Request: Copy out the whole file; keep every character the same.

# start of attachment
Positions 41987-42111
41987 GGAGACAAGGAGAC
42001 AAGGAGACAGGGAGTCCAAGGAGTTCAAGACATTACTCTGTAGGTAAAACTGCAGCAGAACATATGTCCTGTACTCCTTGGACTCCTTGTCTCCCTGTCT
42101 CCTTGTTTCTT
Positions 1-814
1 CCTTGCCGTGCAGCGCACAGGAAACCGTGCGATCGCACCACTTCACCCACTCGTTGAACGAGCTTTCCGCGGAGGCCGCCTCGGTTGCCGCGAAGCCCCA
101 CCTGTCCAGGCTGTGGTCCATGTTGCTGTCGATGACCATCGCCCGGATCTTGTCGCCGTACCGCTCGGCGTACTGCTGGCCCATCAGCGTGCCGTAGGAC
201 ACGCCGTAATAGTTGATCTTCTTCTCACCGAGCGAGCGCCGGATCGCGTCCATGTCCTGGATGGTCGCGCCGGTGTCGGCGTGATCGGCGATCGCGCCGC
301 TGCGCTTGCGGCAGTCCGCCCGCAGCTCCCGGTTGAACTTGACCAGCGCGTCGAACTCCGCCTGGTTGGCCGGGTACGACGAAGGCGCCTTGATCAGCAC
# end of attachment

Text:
Positions 41987-42111
41987 GGAGACAAGGAGAC
42001 AAGGAGACAGGGAGTCCAAGGAGTTCAAGACATTACTCTGTAGGTAAAACTGCAGCAGAACATATGTCCTGTACTCCTTGGACTCCTTGTCTCCCTGTCT
42101 CCTTGTTTCTT
Positions 1-814
1 CCTTGCCGTGCAGCGCACAGGAAACCGTGCGATCGCACCACTTCACCCACTCGTTGAACGAGCTTTCCGCGGAGGCCGCCTCGGTTGCCGCGAAGCCCCA
101 CCTGTCCAGGCTGTGGTCCATGTTGCTGTCGATGACCATCGCCCGGATCTTGTCGCCGTACCGCTCGGCGTACTGCTGGCCCATCAGCGTGCCGTAGGAC
201 ACGCCGTAATAGTTGATCTTCTTCTCACCGAGCGAGCGCCGGATCGCGTCCATGTCCTGGATGGTCGCGCCGGTGTCGGCGTGATCGGCGATCGCGCCGC
301 TGCGCTTGCGGCAGTCCGCCCGCAGCTCCCGGTTGAACTTGACCAGCGCGTCGAACTCCGCCTGGTTGGCCGGGTACGACGAAGGCGCCTTGATCAGCAC